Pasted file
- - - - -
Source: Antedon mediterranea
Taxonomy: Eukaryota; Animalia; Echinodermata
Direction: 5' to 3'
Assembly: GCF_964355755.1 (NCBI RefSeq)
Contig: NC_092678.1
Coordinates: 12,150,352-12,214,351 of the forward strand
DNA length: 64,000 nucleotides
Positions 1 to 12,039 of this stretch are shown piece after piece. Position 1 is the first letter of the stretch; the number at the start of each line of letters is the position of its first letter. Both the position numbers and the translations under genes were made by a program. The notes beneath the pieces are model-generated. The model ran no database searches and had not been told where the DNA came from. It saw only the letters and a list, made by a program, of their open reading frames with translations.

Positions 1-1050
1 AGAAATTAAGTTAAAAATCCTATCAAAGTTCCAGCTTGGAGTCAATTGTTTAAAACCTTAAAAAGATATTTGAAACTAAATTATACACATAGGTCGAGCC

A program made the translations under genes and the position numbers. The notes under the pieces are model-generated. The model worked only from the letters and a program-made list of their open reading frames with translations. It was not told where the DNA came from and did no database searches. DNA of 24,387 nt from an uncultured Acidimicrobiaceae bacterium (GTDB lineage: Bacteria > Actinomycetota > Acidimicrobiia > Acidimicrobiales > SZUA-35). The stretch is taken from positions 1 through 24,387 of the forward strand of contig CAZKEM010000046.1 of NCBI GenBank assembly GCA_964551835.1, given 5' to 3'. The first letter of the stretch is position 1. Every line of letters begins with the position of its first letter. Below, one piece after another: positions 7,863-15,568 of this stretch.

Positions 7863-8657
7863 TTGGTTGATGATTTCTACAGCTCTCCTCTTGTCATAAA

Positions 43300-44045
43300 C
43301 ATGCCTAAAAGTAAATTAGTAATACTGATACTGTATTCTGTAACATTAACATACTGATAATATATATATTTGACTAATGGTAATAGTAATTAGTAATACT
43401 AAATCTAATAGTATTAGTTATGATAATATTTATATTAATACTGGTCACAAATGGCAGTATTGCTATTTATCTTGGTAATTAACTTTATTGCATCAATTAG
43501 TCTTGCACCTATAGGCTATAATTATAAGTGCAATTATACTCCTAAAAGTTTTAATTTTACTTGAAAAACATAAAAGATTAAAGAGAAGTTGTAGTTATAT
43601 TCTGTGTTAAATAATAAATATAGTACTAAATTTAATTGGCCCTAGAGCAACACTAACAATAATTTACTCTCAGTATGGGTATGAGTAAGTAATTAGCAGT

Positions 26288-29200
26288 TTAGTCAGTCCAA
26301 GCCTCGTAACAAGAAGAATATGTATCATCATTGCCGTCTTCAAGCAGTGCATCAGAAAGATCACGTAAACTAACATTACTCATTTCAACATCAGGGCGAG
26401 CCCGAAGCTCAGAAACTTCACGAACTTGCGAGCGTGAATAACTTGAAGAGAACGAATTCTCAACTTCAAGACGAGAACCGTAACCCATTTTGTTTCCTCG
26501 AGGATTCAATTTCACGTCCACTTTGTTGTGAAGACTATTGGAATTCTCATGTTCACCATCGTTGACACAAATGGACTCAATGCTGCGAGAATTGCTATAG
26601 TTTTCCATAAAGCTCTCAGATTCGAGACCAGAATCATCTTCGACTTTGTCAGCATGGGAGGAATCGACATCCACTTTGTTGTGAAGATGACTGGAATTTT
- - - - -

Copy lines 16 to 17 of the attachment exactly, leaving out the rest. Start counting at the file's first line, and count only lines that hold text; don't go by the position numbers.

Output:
43301 ATGCCTAAAAGTAAATTAGTAATACTGATACTGTATTCTGTAACATTAACATACTGATAATATATATATTTGACTAATGGTAATAGTAATTAGTAATACT
43401 AAATCTAATAGTATTAGTTATGATAATATTTATATTAATACTGGTCACAAATGGCAGTATTGCTATTTATCTTGGTAATTAACTTTATTGCATCAATTAG